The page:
A few tips I gathered from my twitter followers this week…
@PeteSmyth “My tip would be to stick to your guns. Do it your way, not your parents way.”
@INHousewifey “The best wedding planning tip I learned (too late!) was if you can’t find something you like…make it yourself…don’t settle!”
@levansphoto “My tip is for all husbands-to-be … as much as we appreciate “whatever you want is fine by me” 99% of the time occasionally we appreciate your input!”
Today’s tip follows on quite nicely from last week’s actually. In talking to a friend over coffee this week, I had a bit of a light bulb moment. In business it’s really important that the path you take represents exactly what you want it to, and not what you (or others) think it should. Let me clarify…
I’m a wedding blogger and I love love love weddings. I love looking at them, swooning over the details and original ideas and getting to know the couples and suppliers behind the day. However I don’t have any desire to plan these weddings. This isn’t an area I want my business to cover. However when I try and explain what I do to people who don’t inhabit this crazy land we call blog, they automatically assume I’m a wedding planner. Erm no… I’ll leave that to the professionals thanks!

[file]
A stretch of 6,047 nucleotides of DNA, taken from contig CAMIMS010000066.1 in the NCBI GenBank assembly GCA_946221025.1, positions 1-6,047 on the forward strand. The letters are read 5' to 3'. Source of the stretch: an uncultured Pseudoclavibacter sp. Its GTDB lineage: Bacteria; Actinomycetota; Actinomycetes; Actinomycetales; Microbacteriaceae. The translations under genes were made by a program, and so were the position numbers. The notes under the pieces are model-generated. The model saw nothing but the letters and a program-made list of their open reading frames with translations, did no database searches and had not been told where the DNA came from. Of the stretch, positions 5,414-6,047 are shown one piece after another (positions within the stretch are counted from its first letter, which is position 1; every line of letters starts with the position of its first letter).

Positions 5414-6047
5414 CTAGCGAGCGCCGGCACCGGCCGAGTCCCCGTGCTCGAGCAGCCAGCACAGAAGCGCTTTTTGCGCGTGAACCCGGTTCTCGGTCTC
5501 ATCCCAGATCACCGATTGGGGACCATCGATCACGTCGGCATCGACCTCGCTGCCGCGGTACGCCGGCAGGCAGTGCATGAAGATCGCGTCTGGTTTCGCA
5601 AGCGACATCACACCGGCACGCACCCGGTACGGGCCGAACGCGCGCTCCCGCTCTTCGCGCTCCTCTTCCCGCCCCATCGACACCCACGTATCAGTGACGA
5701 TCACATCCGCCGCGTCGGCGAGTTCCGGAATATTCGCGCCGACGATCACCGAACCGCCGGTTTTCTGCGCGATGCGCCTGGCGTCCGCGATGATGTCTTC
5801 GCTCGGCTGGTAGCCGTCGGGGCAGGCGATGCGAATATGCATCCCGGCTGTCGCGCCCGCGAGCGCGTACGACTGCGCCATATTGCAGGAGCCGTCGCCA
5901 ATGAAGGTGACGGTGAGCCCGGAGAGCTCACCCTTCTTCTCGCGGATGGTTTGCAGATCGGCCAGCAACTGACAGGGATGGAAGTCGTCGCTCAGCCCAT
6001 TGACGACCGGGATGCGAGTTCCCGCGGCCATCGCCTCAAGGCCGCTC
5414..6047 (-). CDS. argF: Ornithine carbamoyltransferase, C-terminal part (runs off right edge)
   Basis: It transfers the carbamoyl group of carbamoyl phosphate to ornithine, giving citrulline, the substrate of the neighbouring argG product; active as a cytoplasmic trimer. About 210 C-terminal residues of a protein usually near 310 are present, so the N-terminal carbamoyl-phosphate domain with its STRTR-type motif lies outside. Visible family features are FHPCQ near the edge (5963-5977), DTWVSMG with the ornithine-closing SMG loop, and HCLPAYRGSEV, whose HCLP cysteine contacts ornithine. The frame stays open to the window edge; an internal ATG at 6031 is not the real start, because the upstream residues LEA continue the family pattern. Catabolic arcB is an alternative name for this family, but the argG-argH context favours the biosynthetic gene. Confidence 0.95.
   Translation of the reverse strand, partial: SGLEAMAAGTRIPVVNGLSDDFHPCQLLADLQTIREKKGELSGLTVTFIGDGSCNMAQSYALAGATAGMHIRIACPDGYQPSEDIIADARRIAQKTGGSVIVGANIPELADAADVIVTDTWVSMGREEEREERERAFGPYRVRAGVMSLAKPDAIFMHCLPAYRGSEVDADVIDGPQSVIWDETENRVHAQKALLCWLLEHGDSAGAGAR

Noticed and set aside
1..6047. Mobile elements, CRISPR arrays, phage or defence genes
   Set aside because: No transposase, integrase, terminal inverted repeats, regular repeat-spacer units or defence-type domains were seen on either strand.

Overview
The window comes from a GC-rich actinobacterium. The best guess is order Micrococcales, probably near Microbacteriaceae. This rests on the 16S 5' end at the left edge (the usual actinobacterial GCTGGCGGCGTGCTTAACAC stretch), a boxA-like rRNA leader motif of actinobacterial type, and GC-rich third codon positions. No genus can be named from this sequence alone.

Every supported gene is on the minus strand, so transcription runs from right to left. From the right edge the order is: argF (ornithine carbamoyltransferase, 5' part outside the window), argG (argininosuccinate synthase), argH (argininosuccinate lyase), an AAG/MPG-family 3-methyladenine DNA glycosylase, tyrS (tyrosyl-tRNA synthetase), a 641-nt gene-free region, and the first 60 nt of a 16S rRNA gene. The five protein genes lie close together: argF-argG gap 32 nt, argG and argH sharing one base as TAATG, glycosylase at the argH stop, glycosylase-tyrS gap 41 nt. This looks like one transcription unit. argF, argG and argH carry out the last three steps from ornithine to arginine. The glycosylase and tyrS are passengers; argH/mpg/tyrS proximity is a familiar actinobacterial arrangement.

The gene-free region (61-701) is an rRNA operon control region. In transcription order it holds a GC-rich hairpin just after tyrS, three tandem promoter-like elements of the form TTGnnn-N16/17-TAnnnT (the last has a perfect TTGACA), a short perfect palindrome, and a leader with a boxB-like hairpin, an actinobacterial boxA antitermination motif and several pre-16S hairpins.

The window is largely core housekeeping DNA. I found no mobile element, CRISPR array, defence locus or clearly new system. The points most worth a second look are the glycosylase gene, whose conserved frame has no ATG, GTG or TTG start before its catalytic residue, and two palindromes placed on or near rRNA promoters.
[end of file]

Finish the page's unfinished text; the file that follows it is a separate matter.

The way I usually describe what I do to a wedding blog novice is that it is basically like a wedding magazine, but just online (they then always ask me how I make money but that’s another topic all together!)
I am essentially an after-the-event reporter. A showbiz magazine might report on a red carpet event or celebrity party, however the magazine doesn’t actually plan these parties do they? Nope, they’ve got in on the party action in the way they saw best for them – by reporting and sharing the photos to the masses afterwards.
I guess what im trying to articulate, in my own random and slightly roundabout way, is that ignoring what people expect you to do and instead focussing wholeheartedly on what you really want to do is bloomin’ brilliant. Break molds, defy conventions and turn the industry in its head.
What is your niche? How do you see the world/industry differently?